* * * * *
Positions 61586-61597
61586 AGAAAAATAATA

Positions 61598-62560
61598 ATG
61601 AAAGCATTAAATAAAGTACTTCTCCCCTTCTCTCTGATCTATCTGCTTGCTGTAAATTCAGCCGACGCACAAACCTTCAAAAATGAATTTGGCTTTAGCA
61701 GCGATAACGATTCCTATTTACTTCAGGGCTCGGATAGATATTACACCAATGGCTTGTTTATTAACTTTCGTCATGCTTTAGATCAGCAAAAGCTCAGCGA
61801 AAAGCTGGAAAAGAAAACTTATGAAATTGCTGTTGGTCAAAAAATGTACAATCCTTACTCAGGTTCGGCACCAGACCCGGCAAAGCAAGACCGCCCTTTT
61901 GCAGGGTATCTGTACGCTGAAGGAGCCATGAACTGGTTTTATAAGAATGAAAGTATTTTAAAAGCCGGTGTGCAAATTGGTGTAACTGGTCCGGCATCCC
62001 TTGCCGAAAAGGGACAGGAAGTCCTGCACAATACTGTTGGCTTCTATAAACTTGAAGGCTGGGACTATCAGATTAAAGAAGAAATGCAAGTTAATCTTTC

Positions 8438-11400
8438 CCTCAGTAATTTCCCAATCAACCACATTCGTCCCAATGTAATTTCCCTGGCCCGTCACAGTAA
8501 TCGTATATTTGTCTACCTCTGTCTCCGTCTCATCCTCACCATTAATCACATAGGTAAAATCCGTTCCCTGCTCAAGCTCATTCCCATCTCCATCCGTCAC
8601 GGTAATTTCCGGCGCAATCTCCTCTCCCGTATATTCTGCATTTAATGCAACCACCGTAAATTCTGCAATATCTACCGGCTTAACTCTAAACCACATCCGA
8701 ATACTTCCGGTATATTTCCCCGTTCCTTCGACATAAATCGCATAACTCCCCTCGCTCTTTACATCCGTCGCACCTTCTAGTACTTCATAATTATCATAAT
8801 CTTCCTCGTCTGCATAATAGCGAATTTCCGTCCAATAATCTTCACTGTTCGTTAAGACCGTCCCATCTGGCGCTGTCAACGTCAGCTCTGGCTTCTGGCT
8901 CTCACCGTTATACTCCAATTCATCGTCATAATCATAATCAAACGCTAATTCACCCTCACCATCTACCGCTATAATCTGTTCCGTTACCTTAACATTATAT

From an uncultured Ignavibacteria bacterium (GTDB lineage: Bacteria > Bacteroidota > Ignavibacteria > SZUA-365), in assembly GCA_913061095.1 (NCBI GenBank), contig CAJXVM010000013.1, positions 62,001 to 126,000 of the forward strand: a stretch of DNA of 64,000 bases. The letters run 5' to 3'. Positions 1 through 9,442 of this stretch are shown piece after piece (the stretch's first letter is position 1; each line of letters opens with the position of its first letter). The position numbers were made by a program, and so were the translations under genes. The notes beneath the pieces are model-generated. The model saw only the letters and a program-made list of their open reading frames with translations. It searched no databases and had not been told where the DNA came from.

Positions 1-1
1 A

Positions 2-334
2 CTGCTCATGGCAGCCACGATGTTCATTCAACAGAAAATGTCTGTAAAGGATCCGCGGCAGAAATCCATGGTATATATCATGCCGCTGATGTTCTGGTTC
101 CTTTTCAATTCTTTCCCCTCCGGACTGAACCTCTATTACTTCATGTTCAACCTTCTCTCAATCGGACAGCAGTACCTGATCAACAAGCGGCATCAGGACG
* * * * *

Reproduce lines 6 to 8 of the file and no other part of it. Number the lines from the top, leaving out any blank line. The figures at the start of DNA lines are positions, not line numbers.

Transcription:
61701 GCGATAACGATTCCTATTTACTTCAGGGCTCGGATAGATATTACACCAATGGCTTGTTTATTAACTTTCGTCATGCTTTAGATCAGCAAAAGCTCAGCGA
61801 AAAGCTGGAAAAGAAAACTTATGAAATTGCTGTTGGTCAAAAAATGTACAATCCTTACTCAGGTTCGGCACCAGACCCGGCAAAGCAAGACCGCCCTTTT
61901 GCAGGGTATCTGTACGCTGAAGGAGCCATGAACTGGTTTTATAAGAATGAAAGTATTTTAAAAGCCGGTGTGCAAATTGGTGTAACTGGTCCGGCATCCC